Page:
Tag Archives: ADHD

Autism and Testing

Interesting article on the way intelligence testing is used on students with Autism. Are we selling them short? Should we modify the testing used based on their disability? http://www.scientificamerican.com/article.cfm?id=the-hidden-potential-of-autistic-kids

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ADD/ADHD & Organization

Back to school time not only means that there is homework to complete, after school activities to enjoy, and tests to study for. It also means that there will be notebooks to organize, planners to write in, and a need to organize homework assignments and testing dates. How can we help our children do this successfully? The ultimate goal is for increased independence with this. After all, eventually parents won’t always be there (Gasp!). With this last sentence in mind, there has been a rising request for tutoring services related to the ADD/ADHD and executive function challenged child. I thought it would be appropriate to give a few ideas to families whose children struggle with this. This is by no means a comprehensive list. Just a few simple ideas that can get you started with organization and task completion.

–       Place a folder into your child’s bag… permanently. All correspondence and assignments go into this folder. Ask your child’s class or homeroom teacher to check it daily. This will avoid lost homework assignments or forms.

–       Use color coding. Example: all math items are yellow (folders, book covers, sticky notes).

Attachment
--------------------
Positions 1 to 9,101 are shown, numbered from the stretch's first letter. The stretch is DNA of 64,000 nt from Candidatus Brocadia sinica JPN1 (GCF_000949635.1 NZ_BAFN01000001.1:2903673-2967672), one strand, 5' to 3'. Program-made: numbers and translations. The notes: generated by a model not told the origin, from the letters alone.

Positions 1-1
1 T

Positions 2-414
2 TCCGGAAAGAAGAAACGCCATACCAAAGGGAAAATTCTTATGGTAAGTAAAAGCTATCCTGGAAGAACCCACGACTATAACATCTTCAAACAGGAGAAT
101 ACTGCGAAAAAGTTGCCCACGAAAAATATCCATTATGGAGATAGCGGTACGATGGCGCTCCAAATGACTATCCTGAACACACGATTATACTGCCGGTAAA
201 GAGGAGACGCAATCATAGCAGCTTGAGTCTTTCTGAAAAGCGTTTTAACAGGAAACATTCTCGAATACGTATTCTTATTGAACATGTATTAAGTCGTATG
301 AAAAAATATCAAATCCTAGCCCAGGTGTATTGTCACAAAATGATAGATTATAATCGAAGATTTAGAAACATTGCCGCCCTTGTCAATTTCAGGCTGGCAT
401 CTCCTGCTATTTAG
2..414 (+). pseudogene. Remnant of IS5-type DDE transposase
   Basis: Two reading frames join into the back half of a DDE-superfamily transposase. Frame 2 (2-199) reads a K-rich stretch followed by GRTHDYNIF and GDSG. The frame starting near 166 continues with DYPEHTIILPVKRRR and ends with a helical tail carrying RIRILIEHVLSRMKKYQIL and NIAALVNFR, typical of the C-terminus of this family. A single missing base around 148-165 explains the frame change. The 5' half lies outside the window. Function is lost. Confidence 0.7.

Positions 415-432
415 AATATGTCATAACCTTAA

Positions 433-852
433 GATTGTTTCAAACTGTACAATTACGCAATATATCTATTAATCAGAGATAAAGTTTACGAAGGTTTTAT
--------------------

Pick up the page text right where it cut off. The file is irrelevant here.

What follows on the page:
–       Use visuals to match the words you speak. Make sure you have the daily schedule where it can be seen as well as discussed.

–       Remember to give structure. Kids need structure and consistency. Try to keep the routine similar daily and discuss any changes and note them on your written schedule. Remember structure!

–       Allow your child to ask for a “break.” If a subject or task is particularly difficult and frustrating set goals and allow a 1, 3, or 5 minute break. Use a timer for the break, discuss activities for the break (draw, walk around, dribble a ball…), and be aware of triggers.

–       Advocate at school – ask, or have your child ask, the teachers if there is a way to reduce the quantity of work to improve quality and understanding of the work. Teachers can modify the assignment to your child’s needs while still ensuring proficiency.

Hope this list is helpful. Do you have any other strategies you have found that work? Please share them with us.

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